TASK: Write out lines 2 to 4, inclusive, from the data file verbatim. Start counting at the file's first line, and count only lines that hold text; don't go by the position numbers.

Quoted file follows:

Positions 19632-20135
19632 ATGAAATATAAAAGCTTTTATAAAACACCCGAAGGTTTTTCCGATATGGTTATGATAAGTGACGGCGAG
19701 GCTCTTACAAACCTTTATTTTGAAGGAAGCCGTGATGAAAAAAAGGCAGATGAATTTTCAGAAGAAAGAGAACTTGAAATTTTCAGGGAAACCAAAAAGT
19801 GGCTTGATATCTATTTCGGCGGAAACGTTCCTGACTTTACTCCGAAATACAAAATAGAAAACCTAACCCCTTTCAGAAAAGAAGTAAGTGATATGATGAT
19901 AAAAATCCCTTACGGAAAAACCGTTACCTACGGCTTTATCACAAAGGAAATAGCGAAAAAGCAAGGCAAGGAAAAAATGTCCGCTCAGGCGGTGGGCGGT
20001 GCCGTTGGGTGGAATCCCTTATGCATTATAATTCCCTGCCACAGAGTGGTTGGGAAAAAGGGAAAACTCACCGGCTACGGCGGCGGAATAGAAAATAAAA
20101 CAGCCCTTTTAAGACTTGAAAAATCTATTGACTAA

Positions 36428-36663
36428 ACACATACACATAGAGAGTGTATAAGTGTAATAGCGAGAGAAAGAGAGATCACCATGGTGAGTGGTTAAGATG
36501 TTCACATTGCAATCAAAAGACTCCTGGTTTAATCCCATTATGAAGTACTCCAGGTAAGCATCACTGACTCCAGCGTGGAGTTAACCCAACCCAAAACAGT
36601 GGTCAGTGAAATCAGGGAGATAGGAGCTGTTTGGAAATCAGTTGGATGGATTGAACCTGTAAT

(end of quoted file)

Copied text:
19632 ATGAAATATAAAAGCTTTTATAAAACACCCGAAGGTTTTTCCGATATGGTTATGATAAGTGACGGCGAG
19701 GCTCTTACAAACCTTTATTTTGAAGGAAGCCGTGATGAAAAAAAGGCAGATGAATTTTCAGAAGAAAGAGAACTTGAAATTTTCAGGGAAACCAAAAAGT
19801 GGCTTGATATCTATTTCGGCGGAAACGTTCCTGACTTTACTCCGAAATACAAAATAGAAAACCTAACCCCTTTCAGAAAAGAAGTAAGTGATATGATGAT